Cookie use on MRCVSonline
We use cookies to ensure that we give you the best experience on our website. If you continue without changing your settings, we will assume that you are happy to receive all cookies.
If you would like to forward this story on to a friend, simply fill in the form below and click send.

Your friend's email:
Your email:
Your name:
 
 
Send Cancel

Scientists unravel golden eagle genome
Golden eagles are native to the remote moorlands and mountains of Scotland.
Study could aid recovery of endangered bird

Researchers at the Wellcome Sanger Institute are conducting a study which could help golden eagles return to areas where they have disappeared.

According to a report by BBC News, researchers at the Institute are sequencing the genome of the golden eagle because of the value of its genetic information to conserve the birds.

The study forms part of a project titled '25 Genomes for 25 Years', which aims to sequence 25 novel genomes representing UK biodiversity.

Lead scientist Dr Rob Ogden from the University of Edinburgh’s Roslin Institute told BBC News that this “blueprint for life" would aid the management of the species.

"Having a whole genome for any species is a real game-changer," he said. "It opens up a huge amount of potential research - everything from looking at the health of the bird to the ecology, to how it reproduces - and so this is the beginning of a much bigger journey into golden eagle biology.

"In future, we want to be able to screen wild birds to select the best birds to move around."

Golden eagles are native to the remote moorlands and mountains of Scotland. Although they do not have any natural predators, research shows that humans are largely responsible for their decline.

In 2008, a study by Scottish Natural Heritage found a strong association between poisoning of golden eagles and land managed for driven grouse shooting. The study found that just three of 16 regions in western Scotland had stable or expanding golden eagle populations.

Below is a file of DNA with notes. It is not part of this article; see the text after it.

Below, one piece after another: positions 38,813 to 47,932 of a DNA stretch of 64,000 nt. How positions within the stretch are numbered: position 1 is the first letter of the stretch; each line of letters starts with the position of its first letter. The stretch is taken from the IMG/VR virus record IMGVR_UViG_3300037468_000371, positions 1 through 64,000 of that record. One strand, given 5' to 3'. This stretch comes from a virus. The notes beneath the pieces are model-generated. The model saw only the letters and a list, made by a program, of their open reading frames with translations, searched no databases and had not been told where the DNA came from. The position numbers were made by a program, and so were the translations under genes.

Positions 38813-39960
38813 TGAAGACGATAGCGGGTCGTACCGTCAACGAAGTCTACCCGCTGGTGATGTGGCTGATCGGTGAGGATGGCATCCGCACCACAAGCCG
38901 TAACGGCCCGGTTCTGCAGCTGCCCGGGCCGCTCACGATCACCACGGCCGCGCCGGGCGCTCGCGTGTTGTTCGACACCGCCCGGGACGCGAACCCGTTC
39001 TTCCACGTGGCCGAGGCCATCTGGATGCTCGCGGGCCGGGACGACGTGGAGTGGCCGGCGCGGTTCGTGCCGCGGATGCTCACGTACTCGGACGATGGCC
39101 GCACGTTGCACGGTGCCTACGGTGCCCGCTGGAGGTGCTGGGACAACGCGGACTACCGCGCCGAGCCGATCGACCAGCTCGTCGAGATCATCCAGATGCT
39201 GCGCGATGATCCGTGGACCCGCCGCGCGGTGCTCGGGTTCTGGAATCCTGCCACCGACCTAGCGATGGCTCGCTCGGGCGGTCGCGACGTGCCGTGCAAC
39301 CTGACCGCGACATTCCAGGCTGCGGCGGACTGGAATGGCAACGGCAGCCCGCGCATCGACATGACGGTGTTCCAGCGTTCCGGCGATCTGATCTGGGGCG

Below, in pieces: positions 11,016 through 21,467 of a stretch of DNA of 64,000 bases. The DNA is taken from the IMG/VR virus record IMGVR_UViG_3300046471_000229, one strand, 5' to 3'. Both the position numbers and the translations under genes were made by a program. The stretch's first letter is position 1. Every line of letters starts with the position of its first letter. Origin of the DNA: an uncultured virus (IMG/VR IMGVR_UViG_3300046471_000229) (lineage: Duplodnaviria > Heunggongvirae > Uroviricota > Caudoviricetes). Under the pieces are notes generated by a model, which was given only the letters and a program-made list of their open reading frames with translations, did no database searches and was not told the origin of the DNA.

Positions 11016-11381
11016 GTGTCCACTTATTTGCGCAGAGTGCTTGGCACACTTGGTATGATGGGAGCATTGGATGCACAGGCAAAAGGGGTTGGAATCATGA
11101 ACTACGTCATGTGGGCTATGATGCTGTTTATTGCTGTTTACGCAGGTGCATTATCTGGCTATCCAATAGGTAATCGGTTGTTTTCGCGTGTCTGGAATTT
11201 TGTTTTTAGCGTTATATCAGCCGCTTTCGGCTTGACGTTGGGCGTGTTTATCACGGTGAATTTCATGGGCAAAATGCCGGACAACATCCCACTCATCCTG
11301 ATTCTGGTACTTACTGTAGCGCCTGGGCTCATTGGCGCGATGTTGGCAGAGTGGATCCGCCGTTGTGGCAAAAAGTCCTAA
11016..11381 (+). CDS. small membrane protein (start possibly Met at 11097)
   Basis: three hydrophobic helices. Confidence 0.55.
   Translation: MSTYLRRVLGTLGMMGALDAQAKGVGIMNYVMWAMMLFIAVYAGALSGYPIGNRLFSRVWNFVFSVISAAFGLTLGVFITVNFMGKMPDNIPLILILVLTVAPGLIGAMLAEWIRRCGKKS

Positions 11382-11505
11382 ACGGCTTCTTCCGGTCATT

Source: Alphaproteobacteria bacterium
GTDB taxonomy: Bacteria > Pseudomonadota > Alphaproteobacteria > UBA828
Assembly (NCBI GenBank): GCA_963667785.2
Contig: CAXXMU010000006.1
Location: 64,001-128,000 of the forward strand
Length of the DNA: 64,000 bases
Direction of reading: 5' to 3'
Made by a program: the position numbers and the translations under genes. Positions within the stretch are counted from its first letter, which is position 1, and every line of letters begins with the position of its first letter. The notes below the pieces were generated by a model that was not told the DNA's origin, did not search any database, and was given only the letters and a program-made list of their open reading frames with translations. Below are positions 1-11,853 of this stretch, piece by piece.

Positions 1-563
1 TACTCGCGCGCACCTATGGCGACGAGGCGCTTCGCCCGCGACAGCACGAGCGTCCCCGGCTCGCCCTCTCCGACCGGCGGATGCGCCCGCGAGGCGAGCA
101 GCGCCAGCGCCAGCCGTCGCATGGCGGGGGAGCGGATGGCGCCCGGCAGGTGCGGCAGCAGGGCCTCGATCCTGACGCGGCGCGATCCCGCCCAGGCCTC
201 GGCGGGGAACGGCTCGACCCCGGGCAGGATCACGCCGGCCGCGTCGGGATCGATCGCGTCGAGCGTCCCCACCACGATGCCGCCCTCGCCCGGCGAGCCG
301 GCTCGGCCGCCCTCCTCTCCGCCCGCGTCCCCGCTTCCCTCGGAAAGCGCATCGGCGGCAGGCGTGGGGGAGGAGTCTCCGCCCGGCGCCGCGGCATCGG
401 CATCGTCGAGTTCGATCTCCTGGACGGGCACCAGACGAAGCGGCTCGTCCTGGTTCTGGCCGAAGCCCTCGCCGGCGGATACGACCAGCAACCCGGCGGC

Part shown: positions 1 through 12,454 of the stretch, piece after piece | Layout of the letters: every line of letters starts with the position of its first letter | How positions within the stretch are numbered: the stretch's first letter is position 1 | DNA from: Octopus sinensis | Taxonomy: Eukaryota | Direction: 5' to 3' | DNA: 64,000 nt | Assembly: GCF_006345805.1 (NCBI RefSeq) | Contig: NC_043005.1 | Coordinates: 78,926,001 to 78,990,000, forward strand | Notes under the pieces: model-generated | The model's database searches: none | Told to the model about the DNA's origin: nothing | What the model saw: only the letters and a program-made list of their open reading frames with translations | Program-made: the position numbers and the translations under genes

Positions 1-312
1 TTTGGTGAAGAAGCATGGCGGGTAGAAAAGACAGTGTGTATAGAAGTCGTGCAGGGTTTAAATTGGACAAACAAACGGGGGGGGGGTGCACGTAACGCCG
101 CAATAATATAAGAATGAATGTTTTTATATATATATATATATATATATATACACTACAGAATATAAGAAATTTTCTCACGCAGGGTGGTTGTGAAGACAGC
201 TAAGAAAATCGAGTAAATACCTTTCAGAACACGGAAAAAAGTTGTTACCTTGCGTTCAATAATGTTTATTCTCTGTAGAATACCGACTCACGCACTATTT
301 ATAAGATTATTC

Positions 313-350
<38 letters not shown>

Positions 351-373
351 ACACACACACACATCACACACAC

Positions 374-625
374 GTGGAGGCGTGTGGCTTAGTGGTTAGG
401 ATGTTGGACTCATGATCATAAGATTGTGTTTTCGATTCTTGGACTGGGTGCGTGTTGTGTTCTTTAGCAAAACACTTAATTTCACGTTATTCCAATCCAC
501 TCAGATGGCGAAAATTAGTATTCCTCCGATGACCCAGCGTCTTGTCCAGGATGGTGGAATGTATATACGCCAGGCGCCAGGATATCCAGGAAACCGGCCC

Become a member or log in to add this story to your CPD history

New single-dose RHD-2 vaccine launched

News Story 1
 The first monovalent vaccine to be registered in Europe for the prevention of rabbit hemorrhagic disease type 2 (RHD-2) has been launched by animal health firm HIPRA.

ERAVAC is a single-dose injectable emulsion that can be administered without the need for reconstitution beforehand. The new presentation contains 10 vials with individual doses that can be given to companion rabbits from 30 days of age. 

Click here for more...
News Shorts
New canine and feline dentistry manual announced

A new canine and feline dentistry and oral surgery manual has been published by the BSAVA. Announcing the news on its website, the BSAVA said this latest edition contains new step-by-step operative techniques, together with full-colour illustrations and photographs.

‘This is a timely publication; veterinary dentistry is a field that continues to grow in importance for the general veterinary practitioner,’ the BSAVA said. ‘The manual has been fully revised and updated to include the most relevant, evidence-based techniques.’

The BSAVA Manual of Canine and Feline Dentistry and Oral Surgery, 4th edition is available to purchase from www.bsava.com/shop